Hunter standing in front of sunset
Go to triangular compass
Left arrow

Fall and the Start of Hunting Season

Mental Health & Wellness
Mental Health & Wellness
October 1, 2022
Share on Twitter
Share on Facebook
Share on Linkedin
Copy Link

Stay Up to Date on American Grit

Thank you! Your submission has been received!
Oops! Something went wrong while submitting the form.

For many of us, fall is football, back to school, and hunting. This is often a solem tradition that has been passed down through many generations from grandparents to parents and is now something that many of us share with our children. 

In my case, my dad was not a hunter; so, hunting was shared with my uncles and cousins. I can still remember every visit back to see my extended family. We were in the woods hunting every chance we got. It didn’t matter if it was raccoons, rabbits, turkey, or deer. It was such a great feeling to just be out in nature and creating memories with my uncles and cousins. 

Those glorious hours in the stand, spent glassing from the side of a mountain, or in a secluded blind, give us a break from our daily lives and time to reconnect with ourselves, people, and nature. It is this natural connection to the land, nature, and survival that draws us to the woods. 

As John Muir once said, “The mountains are calling, and I must go.” This connection, this calling has been part of our DNA since the dawn of time. Long ago our ancestors had to hunt for their food to live and sustain life, but now we have every convenience at our fingertips. However, it doesn’t matter if the calling is still the same. Our tools have changed from rocks and spears to modern firearms and modern archery; but we still hunt for food and provide for our families.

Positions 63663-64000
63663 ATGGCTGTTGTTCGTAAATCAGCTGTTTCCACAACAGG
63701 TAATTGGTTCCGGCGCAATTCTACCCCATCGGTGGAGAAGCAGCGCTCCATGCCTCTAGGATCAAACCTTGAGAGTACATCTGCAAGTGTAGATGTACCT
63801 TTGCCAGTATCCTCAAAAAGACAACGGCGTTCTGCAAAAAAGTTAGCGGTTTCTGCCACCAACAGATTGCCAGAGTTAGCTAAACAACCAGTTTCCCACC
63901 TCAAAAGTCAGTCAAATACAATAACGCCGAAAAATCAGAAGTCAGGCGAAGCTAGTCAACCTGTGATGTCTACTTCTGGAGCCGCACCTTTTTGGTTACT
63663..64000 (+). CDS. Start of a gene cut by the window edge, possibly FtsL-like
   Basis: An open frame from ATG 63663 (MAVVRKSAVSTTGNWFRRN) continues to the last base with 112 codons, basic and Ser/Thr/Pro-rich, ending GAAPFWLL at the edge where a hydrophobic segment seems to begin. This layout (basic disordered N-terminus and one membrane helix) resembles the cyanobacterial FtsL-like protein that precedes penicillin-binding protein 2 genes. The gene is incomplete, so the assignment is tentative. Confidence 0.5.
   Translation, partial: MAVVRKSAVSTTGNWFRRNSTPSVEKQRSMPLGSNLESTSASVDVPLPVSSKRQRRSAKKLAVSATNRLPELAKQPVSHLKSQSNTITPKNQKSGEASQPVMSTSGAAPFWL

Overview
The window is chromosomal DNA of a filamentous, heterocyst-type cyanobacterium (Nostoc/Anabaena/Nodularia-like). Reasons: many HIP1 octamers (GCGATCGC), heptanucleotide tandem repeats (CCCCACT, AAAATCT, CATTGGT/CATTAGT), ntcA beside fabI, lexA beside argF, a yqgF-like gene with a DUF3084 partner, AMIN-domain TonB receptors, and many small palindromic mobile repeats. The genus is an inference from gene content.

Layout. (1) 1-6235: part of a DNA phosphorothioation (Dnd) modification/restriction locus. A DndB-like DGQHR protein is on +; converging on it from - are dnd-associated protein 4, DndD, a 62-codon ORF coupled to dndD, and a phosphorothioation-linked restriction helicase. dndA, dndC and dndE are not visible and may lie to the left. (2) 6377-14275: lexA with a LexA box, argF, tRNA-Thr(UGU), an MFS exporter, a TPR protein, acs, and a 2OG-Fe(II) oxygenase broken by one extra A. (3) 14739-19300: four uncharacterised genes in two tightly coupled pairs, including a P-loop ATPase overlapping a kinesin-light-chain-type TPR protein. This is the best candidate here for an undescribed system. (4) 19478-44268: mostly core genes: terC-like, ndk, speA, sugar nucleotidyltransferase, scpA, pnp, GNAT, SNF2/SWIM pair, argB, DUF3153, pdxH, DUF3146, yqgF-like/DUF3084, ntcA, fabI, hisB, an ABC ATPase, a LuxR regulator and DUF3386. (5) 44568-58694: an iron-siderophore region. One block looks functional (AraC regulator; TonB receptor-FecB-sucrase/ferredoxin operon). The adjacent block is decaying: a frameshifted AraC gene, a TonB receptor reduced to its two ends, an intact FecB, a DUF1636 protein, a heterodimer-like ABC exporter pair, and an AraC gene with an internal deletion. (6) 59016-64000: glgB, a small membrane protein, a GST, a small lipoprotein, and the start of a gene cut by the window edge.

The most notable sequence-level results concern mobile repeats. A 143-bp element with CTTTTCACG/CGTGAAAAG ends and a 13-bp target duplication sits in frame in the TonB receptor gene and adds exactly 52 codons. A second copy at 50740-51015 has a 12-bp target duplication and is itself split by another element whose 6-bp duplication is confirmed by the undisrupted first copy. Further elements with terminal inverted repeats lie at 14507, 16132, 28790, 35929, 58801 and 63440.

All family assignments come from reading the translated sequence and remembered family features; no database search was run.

Hunter in the woods with a t-shirt that says "Dressed to Kill"

No matter if you were able to scout during the off-season or just did some e-scouting with your favorite hunting app, the planning, prepping, and thinking about the hunting season are on your mind constantly. It does not matter your age, you can be 12 or 60, the night before you are to head out on your hunting trip and just like a child trying to sleep on Christmas Eve. 

The excitement of what’s to come takes over your body and your mind. Good luck shutting it off and getting a good night's sleep. 

Once the day arrives, it’s time to get to camp. Some camps are what some may consider glamping (having every comfort of home). Others may go a little more rustic or for some you may go solo and hike into the backcountry. Though it doesn’t matter where you are sleeping, the mountains are calling, and you are hunting. 

The thrill of the hunt is great and being able to harvest an animal is the ultimate goal, but for me, it’s about the people. Having those experiences when I was a kid with my uncle, his buddies, and my cousin set in motion this sense of camaraderie. The people are what makes the hunting season memorable every year. 

So, who cares if you hear the same stories? Maybe the antlers have grown since last year or the shot was a little further out this time; being in a camp with people you care about and doing something you enjoy puts you in a better place physically, emotionally, and mentally. It is about reconnecting, with yourself, people, and nature, and how you come away a better person. 

About the Author: Chad Hultz is a Marine Veteran, who has a passion for everything outdoors and supporting High Timber Dreams. You can learn more about High Timber Dreams by clicking here
send a letter to congress
Adds section
Next Up
No items found.